Road to Nowhere: Old Master Monte Hellman Still Has Some Life in Him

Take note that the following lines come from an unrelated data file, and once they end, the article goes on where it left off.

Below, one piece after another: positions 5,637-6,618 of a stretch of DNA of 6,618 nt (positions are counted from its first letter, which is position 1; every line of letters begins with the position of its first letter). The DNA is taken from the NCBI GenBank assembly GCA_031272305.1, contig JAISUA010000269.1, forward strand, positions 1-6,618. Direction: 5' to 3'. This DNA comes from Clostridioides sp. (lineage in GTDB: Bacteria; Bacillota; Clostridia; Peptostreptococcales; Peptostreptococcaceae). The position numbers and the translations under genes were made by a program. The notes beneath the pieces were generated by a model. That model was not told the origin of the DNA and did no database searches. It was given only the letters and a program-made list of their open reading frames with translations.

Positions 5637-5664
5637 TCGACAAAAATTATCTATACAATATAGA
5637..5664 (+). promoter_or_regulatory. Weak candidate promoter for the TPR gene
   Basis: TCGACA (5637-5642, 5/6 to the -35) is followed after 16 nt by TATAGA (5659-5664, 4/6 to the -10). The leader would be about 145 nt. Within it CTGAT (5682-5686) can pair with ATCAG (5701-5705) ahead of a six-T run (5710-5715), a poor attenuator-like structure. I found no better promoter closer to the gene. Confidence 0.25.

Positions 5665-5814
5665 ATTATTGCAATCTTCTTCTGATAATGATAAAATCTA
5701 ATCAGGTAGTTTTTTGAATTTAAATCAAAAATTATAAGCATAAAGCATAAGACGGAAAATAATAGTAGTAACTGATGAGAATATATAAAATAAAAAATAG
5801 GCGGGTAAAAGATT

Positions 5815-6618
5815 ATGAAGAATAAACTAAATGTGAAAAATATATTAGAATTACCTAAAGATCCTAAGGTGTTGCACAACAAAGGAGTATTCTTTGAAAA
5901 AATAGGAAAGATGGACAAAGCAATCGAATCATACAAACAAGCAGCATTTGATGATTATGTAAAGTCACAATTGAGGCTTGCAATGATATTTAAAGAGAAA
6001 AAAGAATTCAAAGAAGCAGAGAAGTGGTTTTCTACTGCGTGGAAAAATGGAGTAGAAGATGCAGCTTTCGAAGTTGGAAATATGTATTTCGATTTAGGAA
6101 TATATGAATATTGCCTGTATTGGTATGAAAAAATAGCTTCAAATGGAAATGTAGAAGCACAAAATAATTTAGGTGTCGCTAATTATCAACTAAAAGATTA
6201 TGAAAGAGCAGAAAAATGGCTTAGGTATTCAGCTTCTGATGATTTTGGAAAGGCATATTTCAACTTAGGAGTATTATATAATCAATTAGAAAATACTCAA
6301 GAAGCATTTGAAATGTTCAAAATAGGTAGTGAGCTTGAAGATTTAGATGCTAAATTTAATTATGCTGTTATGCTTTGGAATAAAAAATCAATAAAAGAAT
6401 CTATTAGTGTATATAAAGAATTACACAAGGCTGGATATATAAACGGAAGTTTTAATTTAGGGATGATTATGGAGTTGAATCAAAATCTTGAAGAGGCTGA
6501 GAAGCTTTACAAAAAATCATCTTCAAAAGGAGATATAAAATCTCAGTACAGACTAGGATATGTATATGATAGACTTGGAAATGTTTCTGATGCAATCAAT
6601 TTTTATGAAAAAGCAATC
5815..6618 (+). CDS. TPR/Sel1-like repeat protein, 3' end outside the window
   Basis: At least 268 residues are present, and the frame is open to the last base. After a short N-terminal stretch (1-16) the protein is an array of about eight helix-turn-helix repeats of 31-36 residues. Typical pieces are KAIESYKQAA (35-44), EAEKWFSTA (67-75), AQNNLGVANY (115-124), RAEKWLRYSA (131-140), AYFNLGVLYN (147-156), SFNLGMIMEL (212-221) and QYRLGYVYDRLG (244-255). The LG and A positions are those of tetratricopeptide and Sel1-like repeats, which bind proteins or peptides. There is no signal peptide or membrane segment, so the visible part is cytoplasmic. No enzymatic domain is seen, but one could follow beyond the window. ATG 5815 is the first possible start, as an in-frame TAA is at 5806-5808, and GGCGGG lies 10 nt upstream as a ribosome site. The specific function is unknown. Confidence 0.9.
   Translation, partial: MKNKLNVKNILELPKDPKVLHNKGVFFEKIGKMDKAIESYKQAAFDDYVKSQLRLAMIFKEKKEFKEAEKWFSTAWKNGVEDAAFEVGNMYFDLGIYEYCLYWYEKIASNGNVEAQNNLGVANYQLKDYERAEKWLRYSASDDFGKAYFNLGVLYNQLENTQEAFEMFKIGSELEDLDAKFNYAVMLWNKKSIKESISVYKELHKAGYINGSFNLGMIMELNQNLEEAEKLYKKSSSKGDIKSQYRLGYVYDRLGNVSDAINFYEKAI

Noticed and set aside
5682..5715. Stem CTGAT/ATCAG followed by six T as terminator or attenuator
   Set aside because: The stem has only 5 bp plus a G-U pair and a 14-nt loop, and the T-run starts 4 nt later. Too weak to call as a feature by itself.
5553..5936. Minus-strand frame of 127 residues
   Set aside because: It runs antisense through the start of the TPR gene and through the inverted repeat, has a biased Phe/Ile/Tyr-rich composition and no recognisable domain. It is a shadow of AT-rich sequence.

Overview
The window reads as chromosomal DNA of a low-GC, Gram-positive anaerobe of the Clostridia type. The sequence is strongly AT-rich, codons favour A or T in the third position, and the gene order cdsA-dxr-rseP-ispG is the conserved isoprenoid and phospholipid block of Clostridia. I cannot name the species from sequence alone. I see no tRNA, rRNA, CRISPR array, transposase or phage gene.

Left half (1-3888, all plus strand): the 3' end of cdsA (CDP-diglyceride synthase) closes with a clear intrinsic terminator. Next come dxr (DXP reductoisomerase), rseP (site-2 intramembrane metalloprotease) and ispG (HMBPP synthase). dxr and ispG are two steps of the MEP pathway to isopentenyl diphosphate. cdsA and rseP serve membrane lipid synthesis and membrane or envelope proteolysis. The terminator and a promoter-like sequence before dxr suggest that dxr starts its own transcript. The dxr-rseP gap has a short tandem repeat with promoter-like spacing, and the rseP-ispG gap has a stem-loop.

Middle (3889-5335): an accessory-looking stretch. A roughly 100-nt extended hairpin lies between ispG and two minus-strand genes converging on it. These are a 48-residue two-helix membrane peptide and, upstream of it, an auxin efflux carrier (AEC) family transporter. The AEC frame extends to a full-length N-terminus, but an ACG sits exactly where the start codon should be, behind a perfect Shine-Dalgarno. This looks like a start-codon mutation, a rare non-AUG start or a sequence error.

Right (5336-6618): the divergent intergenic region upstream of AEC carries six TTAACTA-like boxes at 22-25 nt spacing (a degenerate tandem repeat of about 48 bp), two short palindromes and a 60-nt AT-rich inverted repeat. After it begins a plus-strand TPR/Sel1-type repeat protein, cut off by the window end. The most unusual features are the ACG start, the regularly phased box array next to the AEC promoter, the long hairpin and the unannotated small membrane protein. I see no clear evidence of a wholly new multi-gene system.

At his peak (Two-Lane Blacktop, Cockfighter), Monte Hellman superbly combined an absurdist worldview and snapshot-authentic Middle America. But rather than rehashing past hits, the 79-year-old Hellman has ranged out with Road to Nowhere, his first new film in 22 years. With an almost quaint self-reflexiveness but state-of-the-art digital filmmaking, Road concerns the production of a film based on a controversial lovers' double suicide in North Carolina. Director Mitchell Haven (Tygh Runyan) is determined to cast a young undiscovered (Shannyn Sossamon) as his lead—unaware that she's actually the True Crime character's real-life inspiration, living incognito after faking her death. Sossamon, with her geometric elegance and placid voice, is a captivating muse—especially good are her scenes running lines with co-star Cliff De Young. While juggling Mitchell and his star's on-set affair, the interference of a conspiracy-minded blogger (Dominique Swain) and a rockabilly insurance investigator (Waylon Payne), and sundry international intrigues, Road remains a purposefully immobile, downbeat "thriller." The screenplay (by Variety editor Steven Gaydos) combines a working knowledge of on-set dynamics with corny cinephile in-joking, frequently elevated by the fresh evidence of Hellman's craft in the tranquil, largely nocturnal atmosphere—until the closing-credits song ruins everything.

 
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